“They do not interact with the natural environment though. The adult fly also has a short lifespan and is a non-pest species unlike a housefly,” Jeff emphasised.
The good thing about farming insects in Malaysia is that we have an optimal climate for them. Kevin previously shared with us that our tropical climate eliminates the need to spend loads on heating and humidity, making it cheaper to farm crickets here.
BSF are also commonly found in tropical climates like ours. Hence, these insects don’t interrupt other surrounding ecosystems while they’re farmed because they’re not interacting with outside flora and fauna.
When it gets too cold for crickets, they go into hibernation mode. So Kevin deep freezes them for harvesting, and likens this method to that of one dying in their sleep.
Deep freezing is also how Jeff harvests his larvae. Sio on the other hand uses instant high heat treatment to kill his larvae.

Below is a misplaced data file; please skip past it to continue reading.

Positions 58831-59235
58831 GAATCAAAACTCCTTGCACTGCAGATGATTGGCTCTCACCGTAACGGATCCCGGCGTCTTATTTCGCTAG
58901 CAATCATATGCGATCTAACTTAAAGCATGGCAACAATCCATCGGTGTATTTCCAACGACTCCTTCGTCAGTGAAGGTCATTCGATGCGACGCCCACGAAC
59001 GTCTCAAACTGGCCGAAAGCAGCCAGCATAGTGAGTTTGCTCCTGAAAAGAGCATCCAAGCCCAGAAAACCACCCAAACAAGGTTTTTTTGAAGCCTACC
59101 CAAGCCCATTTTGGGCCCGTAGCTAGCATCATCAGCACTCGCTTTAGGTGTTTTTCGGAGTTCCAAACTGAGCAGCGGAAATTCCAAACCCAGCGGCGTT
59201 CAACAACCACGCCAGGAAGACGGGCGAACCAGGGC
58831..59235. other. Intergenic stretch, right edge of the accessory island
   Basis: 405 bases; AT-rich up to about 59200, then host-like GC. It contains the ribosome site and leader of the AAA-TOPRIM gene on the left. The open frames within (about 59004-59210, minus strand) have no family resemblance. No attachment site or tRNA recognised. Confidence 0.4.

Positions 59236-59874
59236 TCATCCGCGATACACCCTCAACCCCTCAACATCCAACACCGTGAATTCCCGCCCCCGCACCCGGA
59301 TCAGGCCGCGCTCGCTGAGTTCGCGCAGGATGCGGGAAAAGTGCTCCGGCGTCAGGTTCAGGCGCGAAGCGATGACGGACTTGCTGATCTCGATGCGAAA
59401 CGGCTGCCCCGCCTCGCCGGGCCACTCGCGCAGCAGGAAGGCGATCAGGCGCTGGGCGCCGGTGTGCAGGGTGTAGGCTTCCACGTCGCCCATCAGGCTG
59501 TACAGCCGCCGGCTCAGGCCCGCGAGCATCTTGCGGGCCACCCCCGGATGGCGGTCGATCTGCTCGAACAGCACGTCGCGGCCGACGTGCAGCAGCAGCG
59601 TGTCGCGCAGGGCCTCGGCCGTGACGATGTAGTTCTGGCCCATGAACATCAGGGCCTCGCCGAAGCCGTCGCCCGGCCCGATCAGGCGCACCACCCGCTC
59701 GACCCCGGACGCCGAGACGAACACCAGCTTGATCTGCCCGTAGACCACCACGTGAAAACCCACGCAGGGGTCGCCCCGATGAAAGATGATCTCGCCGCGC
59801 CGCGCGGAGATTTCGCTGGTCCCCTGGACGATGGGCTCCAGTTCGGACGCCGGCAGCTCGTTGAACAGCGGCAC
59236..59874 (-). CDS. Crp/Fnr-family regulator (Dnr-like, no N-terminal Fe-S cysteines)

Why aren’t there too many startups farming insects for human consumption?
Let’s be real—most of us think of insects not only as an acquired taste, but an acquired visual as a meal too. Dead or alive, popping an insect into your mouth is not an easy thing to do for those of us who grew up in cushy urban areas.
And even if you grind them up into powder, meat lovers who are sensitive to the textures and distinct flavours of their favourite ribeye, wagyus, and shanks aren’t going to be the most receptive to this more sustainable substitute.
In Malaysia at least, there are more insect farmers for animal feed than human consumption because the demand for this, as you’d expect, is still fairly small.
Sio shared that with so many choices of meats and vegetables in the market, it’s a persisting challenge to convince Malaysians to consume insect protein.